The code is not enough

6 secondary skills for software developers

JAXenter Editorial Team
Skills image via Shutterstock

Think coding is enough? Programmer and blogger Radek Pazdera thinks otherwise, who says that bringing a product to market requires many other skill sets. Make your work even more valuable with these additional skills under your belt.

Developers must be able to code, which is obviously a given. However, having a broader portfolio of soft skills and technical skills definitely doesn’t hurt. Sometimes a developer can only really shine when they’re engaged with their core competency, but often the produced code is consumed by a number of other departments (or needs to be).

To that end, programmer and blogger Radek Pazdera has put together a list of some very important secondary skills for developers who want to make their work even more valuable.

Design is key

Whether you’re a freelancer or an employee in a start-up, those able to develop mobile and web applications with a fancy UI / UX are pretty hot in the IT market today. Many open-source projects, Pazdera points out, are constantly on the lookout for designers. It’s not necessarily about being a true professional. With a little trial and error, a few books and some YouTube tutorials, you can quickly work out a little design expertise that’s in demand right now.

Combine hardware and software

In general, trends leading towards open source software are not the magic bullet for exclusivity and the willingness to pay. It doesn’t hurt to get involved in physical products, because hardware and electronics will remain important resources in IT for a while yet.

Via wearables and devices for the Internet of Things, Pazdera gives examples of all newly developed fields where the best hardware has yet to be found. First access can be in the form of prototypes and proof-of-concept devices that you can tinker with by using a micro controller, some resistors and C compilers.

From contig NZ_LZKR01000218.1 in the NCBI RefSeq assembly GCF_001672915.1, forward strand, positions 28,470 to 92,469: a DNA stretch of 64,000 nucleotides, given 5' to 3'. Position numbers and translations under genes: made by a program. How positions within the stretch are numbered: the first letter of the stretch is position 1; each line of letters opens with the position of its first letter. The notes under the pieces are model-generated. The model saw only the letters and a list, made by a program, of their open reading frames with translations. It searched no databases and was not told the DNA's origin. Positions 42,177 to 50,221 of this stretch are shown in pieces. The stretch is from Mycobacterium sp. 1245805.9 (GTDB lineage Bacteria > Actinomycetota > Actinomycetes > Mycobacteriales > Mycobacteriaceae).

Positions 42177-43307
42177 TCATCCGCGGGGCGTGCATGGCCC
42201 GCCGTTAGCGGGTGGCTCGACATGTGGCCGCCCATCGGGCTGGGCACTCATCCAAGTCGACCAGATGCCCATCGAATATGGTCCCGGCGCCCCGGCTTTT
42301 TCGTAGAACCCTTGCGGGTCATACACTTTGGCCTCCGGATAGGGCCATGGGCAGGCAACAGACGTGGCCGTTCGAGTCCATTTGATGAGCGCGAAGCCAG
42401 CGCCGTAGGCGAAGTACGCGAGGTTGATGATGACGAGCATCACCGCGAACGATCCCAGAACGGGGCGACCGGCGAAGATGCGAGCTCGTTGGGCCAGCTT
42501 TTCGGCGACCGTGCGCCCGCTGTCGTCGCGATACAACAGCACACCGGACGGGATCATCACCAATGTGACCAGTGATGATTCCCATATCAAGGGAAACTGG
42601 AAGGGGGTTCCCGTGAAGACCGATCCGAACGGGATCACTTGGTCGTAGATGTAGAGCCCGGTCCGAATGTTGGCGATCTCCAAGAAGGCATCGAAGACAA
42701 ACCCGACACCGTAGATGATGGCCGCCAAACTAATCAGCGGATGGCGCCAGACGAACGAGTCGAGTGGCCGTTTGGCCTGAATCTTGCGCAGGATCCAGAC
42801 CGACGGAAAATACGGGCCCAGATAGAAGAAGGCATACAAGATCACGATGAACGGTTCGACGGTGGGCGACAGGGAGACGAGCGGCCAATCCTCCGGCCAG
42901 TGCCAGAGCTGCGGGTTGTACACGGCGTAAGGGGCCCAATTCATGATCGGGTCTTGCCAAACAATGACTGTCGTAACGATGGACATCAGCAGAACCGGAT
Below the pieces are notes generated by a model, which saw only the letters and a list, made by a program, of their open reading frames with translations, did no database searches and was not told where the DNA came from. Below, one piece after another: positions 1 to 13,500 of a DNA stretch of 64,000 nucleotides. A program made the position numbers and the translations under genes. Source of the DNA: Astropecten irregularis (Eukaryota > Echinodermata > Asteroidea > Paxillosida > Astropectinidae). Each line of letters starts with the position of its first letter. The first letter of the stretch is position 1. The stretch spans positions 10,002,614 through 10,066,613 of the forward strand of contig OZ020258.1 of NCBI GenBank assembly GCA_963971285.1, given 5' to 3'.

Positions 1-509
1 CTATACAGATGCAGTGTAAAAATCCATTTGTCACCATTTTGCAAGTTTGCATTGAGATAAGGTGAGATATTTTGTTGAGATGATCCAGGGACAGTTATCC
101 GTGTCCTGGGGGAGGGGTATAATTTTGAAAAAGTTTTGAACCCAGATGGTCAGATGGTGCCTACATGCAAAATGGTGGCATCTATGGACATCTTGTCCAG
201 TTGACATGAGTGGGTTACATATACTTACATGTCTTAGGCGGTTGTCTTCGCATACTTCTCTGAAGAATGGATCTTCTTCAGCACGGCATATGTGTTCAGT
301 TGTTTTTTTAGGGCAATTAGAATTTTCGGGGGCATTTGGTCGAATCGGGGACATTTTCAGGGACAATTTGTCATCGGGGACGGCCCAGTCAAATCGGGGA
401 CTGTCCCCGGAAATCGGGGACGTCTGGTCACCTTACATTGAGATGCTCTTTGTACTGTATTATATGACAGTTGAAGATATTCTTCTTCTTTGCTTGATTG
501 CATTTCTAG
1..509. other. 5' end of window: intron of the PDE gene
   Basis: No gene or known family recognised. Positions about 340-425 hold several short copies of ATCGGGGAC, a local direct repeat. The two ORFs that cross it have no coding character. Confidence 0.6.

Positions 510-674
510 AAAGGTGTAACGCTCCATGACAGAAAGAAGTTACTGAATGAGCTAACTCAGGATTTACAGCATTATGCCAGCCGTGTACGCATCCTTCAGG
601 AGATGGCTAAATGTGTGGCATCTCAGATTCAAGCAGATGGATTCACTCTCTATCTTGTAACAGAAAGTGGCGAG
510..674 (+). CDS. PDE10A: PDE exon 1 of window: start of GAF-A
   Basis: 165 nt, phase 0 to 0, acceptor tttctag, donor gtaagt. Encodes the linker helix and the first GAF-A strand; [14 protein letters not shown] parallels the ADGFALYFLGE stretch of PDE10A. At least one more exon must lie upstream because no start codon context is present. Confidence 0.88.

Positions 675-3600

Data is everywhere

Big Data has become a crucial business factor, making it all the more important for developers to learn how to deal with large amounts of data. As a developer, the learning curve you’ll experience when dealing with databases and logging systems is not particularly large. The Internet offers a variety of appropriate tools for data analysis, including documentation and tutorials.


While Pazdera concedes that the marketing profession probably wouldn’t rank very highly amongst developers, it remains an important means if you’re looking to make money off your own product. And never was it easier than it is today: mobile payment systems and online stores facilitate buyers and sellers with amazing ease.

One must also ensure that people actually want what you have to offer, too. Dealing with marketing can be useful outside of the profit-only thought process. As a developer, you can contribute a lot to an identified target group and subsequent product analysis. Pazdera says that cloud providers, for example, need to tailor their products particularly to suit developers, so being one is a plus.


Those who work in decent-sized teams know that dealing with people in the programming field can be just as important as the code itself. Companies suffer when they lose, or can’t retain, good programmers, so a move into management by senior developers is quite welcome. Who can understand the needs of programmers better than an actual programmer?

Learning the necessary skills for management can be tough on your own. Pazdera recommends as a first step to accept responsibility; put cooperation and helpfulness at the top of your agenda in order to strengthen your team and colleagues in their professionalism, which in turn provides a pleasant working atmosphere and reflects better on your managerial performance.


Programming as an additional qualification for developers? Pazdera says yes! For those whose passion lies solely in the code, they should probably stick to it and try to be the best in their own niche. The important thing above all is perseverance and software, with choices of where you can specialise. For companies who can pay for it, the all-rounder might not be what they want, with those skills often poorly assessed. Bigger companies will usually want software experts.

Those who rest, rust

For Pazdera its crucial that developers don’t just do what they know, but realise that they can optimise their core capabilities by combining them with related skills. And there are of course still a whole lot more that Pazdera didn’t mention.

With the numerous possibilities for further development and progress, being a ‘customised’ software developer, as Pazdera summarises, is a win-win scenario.

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